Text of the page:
A great Sewing project for kids to do for Christmas

Every year at Christmas time we make a few projects in the Kids Classes for the kids to give as gifts. A favourite project “my kids” enjoy making is a this little hand towel that is designed to loop over the handle on the oven door. I usually pre cut the fabric for them so we have enough time to finish it in the hour long class.

A favourite Christmas Project.

A favourite Christmas Project.

I found some cute Christmas hand towels that have the pattern printed on both ends so I just cut them in half right down the middle so one towel will make two gifts.

Holiday Hand towel cut in half.

Holiday Hand Towel cut in half.

You will need some 100% cotton Christmas fabric to make the handle. I made my own pattern for this and I have it available for you to download here: Hand Towel Handle Pattern. Lay the pattern piece on the folded fabric and cut around the edge so you have two pieces.

Fabric Handle

Cut two layers of Christmas fabric for the handle.

Place the two pieces right (pretty) sides together and pin around the edges, leaving the flat bottom edge open. I always pin with the heads of the pins hanging over the cut edge so they are easy to remove as you sew. Sew from the flat edge, all around the curved part down to the other flat edge, backtacking at both the beginning and end. If you have the needle in the centre position you can follow the edge of the presser foot along the edge of the fabric and it will be a 6 cm (1/4 inch) seam. The kids aren’t always so accurate, but that’s ok, it still works! Remember to remove the pins as you go, sewing machines don’t like sewing over pins!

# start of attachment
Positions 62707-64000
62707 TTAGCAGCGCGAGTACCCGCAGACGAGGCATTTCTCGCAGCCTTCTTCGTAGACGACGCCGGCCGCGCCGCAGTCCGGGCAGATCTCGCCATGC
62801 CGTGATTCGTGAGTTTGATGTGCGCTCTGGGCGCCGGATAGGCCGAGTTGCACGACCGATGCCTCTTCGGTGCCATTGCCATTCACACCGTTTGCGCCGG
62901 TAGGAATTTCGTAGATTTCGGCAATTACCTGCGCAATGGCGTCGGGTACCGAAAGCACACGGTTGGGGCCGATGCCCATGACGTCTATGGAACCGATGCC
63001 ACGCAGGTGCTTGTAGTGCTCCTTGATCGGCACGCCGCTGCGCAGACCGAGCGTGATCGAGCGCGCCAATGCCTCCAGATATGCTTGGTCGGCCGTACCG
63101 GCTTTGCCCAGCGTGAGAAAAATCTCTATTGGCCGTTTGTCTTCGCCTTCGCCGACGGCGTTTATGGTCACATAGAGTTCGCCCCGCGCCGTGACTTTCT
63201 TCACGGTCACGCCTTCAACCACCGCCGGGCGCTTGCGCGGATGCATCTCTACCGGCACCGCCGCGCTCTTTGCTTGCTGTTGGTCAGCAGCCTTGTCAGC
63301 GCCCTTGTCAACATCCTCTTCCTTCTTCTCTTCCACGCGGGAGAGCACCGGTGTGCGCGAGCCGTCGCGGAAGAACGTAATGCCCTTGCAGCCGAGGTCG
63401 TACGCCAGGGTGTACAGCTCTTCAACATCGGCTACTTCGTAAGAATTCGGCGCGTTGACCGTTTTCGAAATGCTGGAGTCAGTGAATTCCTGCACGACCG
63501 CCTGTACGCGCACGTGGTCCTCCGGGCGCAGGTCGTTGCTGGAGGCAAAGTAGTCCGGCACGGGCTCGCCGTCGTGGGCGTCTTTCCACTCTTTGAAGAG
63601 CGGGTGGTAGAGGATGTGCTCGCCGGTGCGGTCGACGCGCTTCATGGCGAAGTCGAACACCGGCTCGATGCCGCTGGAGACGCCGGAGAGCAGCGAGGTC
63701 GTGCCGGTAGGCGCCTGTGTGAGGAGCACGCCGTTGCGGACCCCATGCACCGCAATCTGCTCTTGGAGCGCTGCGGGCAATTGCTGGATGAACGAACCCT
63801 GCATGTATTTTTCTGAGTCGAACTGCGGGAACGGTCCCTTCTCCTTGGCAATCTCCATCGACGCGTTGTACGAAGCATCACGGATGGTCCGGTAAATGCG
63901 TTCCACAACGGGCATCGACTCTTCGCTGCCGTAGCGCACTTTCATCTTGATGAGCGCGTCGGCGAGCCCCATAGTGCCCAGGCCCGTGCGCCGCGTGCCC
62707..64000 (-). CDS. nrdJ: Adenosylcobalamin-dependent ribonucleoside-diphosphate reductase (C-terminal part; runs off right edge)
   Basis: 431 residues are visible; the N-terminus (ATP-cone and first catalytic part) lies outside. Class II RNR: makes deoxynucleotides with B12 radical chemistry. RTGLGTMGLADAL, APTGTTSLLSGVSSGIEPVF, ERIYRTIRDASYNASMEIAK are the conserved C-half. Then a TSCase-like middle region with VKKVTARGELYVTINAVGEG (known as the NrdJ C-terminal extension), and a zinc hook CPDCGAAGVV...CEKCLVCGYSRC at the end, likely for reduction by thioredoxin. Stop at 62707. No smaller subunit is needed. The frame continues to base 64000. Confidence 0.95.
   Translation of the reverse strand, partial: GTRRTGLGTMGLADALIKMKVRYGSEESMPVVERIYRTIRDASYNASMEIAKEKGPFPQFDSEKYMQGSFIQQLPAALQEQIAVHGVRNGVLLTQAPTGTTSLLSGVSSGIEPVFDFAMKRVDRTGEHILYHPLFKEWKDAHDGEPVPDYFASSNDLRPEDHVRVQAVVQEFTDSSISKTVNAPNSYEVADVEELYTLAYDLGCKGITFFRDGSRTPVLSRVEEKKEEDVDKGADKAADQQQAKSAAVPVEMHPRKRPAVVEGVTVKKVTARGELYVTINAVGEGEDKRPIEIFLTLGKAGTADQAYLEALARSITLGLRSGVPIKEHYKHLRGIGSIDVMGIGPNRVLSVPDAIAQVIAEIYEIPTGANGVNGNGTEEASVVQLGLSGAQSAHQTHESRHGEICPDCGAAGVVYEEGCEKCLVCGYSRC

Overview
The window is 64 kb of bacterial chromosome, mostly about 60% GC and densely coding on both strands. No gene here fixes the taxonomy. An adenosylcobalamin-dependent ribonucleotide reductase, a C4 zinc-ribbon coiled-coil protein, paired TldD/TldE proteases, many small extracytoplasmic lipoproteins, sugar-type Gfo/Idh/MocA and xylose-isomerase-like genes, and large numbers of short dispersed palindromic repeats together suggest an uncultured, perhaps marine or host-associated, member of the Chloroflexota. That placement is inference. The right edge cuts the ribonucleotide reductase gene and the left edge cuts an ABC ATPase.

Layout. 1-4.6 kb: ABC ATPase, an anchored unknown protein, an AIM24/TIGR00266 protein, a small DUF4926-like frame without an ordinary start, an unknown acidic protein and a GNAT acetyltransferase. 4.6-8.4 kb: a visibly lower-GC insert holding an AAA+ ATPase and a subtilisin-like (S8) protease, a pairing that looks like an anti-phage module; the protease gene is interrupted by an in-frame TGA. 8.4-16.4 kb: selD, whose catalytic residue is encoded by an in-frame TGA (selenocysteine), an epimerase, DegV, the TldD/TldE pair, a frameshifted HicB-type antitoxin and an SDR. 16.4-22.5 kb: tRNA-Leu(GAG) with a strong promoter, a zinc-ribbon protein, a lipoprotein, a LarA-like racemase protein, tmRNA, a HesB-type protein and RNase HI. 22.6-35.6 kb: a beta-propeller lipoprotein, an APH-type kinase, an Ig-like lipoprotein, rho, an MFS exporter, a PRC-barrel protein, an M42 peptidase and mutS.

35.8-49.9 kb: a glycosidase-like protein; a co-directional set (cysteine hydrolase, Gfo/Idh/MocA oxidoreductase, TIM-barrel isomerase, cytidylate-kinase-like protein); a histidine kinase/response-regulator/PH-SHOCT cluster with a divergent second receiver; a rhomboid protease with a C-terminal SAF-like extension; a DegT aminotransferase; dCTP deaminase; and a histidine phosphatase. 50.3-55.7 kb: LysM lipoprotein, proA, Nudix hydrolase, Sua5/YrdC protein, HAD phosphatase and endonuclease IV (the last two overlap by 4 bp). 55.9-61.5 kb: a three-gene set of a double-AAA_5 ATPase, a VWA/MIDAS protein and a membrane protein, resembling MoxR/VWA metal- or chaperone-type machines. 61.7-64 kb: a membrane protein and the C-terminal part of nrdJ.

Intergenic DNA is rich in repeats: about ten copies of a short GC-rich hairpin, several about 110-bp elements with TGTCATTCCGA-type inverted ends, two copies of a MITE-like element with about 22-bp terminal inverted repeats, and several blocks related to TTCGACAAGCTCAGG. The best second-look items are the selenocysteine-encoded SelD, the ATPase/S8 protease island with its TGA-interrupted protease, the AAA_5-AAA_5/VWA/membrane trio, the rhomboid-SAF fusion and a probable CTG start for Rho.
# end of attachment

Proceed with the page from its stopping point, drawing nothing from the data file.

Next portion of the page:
Sew around the curved edge with the presser foot following the cut edge.

Sew around the curved edge with the presser foot following the cut edge.

After it is sewn, turn it right side out and press. Usually you would clip those curved edges, but with the kids, we don’t want to risk any snipped stitches so we just turn it right side out without clipping.

Turn right side out and press.

Turn right side out and press.

Turn the bottom raw edges in and press again, so there are no raw edges to fray in the wash.

Turn the raw bottom edges to the inside and press again.

Turn the raw bottom edges to the inside and press again.

Now the handle is all ready to attach to the towel! You need to pleat the towel to have it fit into the opening. I start in the middle and fold part of the towel under from each side, a couple of times, so the main pattern shows nicely.

Pleat the towel to fit the opening of the handle.

Pleat the towel to fit the opening of the handle.

Tuck the towel into the opening and pin in place. Place it under the presser foot so you can follow the left side of the presser foot against the bottom edge of the towel. Don’t forget to remove the pins as you go.

Place the pleated towel into the opening of the handle and pin in place.

Place the pleated towel into the opening of the handle and pin in place.

Following the left side of the presser foot, sew the handle to the towel.

Following the left side of the presser foot, sew the handle to the towel.

Now comes the really fun part, the buttonhole! The Brother NS40e has a one step buttonhole with several different styles to choose from. It has a nifty foot that you place the button into. The button fits into the slot in the back, which you can adjust for different sized buttons. A sensor on the foot makes the perfect size buttonhole to fit the button! How cool is that?

The Brother NS40e has a one step buttonhole foot.

The Brother NS40e has a one step buttonhole foot.

The regular presser foot just pops off by pressing the button at the back.

Push the button on the back of the presser foot to remove it.

Push the button on the back of the presser foot to remove it.